|Commercial period or cross-state commercial activity? I found out from some local crabbers about the whole issue when the dungeness fishery in OR shut down and these big crabbing boats were coming down from Oregon and competed with-- and really pushed out-- a lot of local crabbers. I was surprised that CDFW makes it easy for an out of state commercial entity to get a commercial license particularly when sustainability is a goal of theirs.[/quote]
I think there was a sensible solution for the very issue you bring up, but some knucklehead governor vetoed it:
IT'S "hasta la vista, baby!" for Northern California's crab
California's favorite Hollywood knucklehead, Gov. Schwarzenegger, crushed efforts to protect Northern California's Dungeness crab stock when he vetoed legislation limiting the number of crab traps to 250 per boat.
The bill by Assemblyman Mark Leno, D-San Francisco, would have barred large factory ships from carpeting local waters with hundreds of crab pots, a procedure that wipes out the male market crabs in a couple weeks, at which point the big boats move on. Such boats can carry 1,000 or more traps, four times more that the average crab boat handles.
The losers are smaller-scale Bay Area commercial crabbers and recreational fishermen who stick around all season, as well as local consumers, since depleting the supply of market crab early limits availability later and drives up retail prices. Last year, big out-of-state boats carpet-bombed so many crab pots so fast that some crabs were later dumped because San Francisco processors couldn't handle the glut.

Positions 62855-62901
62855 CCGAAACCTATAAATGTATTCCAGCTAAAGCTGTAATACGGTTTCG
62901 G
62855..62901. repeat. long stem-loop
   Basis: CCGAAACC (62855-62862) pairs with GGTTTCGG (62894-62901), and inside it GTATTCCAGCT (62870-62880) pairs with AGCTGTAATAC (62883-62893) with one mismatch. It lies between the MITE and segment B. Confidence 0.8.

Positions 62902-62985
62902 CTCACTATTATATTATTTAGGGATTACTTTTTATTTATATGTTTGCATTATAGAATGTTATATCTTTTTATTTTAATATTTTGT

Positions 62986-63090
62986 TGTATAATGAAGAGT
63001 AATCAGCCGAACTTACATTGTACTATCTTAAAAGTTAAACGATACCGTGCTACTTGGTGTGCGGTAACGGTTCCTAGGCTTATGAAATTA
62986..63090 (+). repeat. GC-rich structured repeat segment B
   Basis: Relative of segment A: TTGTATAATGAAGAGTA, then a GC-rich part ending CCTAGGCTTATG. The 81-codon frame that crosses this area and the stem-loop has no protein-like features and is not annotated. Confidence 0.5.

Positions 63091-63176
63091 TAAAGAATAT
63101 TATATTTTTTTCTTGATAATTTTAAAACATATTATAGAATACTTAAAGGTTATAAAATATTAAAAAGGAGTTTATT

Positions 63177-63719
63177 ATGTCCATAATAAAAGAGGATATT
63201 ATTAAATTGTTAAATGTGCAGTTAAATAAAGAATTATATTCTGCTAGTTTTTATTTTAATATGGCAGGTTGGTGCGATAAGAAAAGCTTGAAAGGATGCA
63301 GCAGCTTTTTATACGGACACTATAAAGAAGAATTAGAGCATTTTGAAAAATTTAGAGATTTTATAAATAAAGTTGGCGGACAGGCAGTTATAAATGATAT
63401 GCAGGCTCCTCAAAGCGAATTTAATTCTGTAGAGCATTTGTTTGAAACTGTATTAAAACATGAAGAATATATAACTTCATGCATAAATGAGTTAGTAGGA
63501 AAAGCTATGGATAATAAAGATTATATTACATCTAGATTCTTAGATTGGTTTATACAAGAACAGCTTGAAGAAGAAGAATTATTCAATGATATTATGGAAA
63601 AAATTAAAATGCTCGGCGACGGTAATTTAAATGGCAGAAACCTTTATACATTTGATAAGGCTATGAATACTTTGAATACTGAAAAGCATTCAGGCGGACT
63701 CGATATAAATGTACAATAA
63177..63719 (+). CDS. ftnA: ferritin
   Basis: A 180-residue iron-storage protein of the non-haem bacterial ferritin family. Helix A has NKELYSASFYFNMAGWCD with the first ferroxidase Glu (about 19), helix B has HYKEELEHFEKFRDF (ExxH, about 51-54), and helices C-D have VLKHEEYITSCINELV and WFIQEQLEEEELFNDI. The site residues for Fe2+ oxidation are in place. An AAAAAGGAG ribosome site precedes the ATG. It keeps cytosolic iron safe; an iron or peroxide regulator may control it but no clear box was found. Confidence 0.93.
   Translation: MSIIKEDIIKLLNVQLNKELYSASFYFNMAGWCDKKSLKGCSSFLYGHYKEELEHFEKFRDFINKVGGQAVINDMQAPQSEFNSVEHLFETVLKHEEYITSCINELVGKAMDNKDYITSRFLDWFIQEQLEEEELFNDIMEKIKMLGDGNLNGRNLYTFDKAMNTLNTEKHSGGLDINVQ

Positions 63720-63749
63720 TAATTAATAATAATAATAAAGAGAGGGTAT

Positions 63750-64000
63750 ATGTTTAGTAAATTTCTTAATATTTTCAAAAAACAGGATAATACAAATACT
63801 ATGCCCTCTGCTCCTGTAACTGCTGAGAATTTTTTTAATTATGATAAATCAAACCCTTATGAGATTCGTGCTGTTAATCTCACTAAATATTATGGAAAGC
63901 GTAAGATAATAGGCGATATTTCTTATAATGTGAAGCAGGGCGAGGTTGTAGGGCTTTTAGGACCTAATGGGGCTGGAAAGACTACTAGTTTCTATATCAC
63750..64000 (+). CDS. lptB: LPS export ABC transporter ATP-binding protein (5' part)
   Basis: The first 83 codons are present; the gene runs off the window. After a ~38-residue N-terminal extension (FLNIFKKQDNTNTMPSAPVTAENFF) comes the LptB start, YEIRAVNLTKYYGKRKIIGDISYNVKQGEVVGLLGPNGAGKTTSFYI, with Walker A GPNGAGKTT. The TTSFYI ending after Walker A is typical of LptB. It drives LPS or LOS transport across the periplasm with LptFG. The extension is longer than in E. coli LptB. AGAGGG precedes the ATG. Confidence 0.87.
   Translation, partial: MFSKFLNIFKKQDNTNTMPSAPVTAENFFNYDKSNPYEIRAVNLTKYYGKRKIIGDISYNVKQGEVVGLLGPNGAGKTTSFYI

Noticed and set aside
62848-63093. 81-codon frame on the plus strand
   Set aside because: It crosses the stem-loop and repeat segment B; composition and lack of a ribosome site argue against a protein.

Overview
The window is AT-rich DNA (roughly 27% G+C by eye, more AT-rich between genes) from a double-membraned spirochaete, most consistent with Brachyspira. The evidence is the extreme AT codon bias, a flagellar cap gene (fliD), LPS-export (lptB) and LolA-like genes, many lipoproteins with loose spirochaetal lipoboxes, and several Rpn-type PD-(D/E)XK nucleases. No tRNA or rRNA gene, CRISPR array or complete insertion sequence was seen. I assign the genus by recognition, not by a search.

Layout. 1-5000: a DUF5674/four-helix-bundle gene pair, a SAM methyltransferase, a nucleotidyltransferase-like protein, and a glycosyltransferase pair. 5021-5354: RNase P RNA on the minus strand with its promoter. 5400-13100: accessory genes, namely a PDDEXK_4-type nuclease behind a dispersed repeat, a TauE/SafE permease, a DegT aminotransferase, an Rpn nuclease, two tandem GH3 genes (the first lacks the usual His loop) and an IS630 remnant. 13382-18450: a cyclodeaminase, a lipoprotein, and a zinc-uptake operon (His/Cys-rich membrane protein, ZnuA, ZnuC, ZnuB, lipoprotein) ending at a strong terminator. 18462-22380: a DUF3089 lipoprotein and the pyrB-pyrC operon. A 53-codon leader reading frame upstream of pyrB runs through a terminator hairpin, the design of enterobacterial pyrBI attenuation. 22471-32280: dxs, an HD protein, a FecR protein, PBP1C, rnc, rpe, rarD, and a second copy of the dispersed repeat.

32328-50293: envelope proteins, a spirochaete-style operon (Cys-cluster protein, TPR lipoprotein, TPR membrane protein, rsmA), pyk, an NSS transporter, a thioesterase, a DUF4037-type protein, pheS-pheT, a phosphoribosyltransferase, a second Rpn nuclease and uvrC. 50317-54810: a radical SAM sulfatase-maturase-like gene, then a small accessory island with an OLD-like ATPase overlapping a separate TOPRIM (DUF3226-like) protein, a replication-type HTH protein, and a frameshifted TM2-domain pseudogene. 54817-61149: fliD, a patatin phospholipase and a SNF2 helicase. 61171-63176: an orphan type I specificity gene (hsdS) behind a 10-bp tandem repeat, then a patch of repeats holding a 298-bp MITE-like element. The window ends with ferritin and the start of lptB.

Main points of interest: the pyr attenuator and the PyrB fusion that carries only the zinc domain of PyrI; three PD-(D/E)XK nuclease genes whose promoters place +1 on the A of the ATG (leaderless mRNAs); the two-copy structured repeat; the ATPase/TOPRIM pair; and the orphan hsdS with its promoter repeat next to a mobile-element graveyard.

Leno's bill also would have extended a state law which limits the number of boats that enter the commercial crab fishery. That law expires next April, and unless officials ram through emergency legislation soon, a wave of new boats will be on the horizon, further pressuring the resource.
Gov. Knucklehead, who rejected a similar measure last year, called the 250-pot limit an "arbitrary" restraint of trade. But 250 traps is just seven more than the average commercial boat handles, according to Zeke Grader, head of the Pacific Coast Federation of Fishermen's Associations.
The governor turned a deaf ear to a broad coalition of restaurant owners, recreational fishermen and commercial crabbers, including delegations based in Half Moon Bay, San Francisco, Sausalito, Bolinas and Bodega, with many waging spirited campaigns urging passage of the measure.
The bill was opposed by big boat interests and an out-of-state fish processor.
"Campaign contributions won out," Grader said.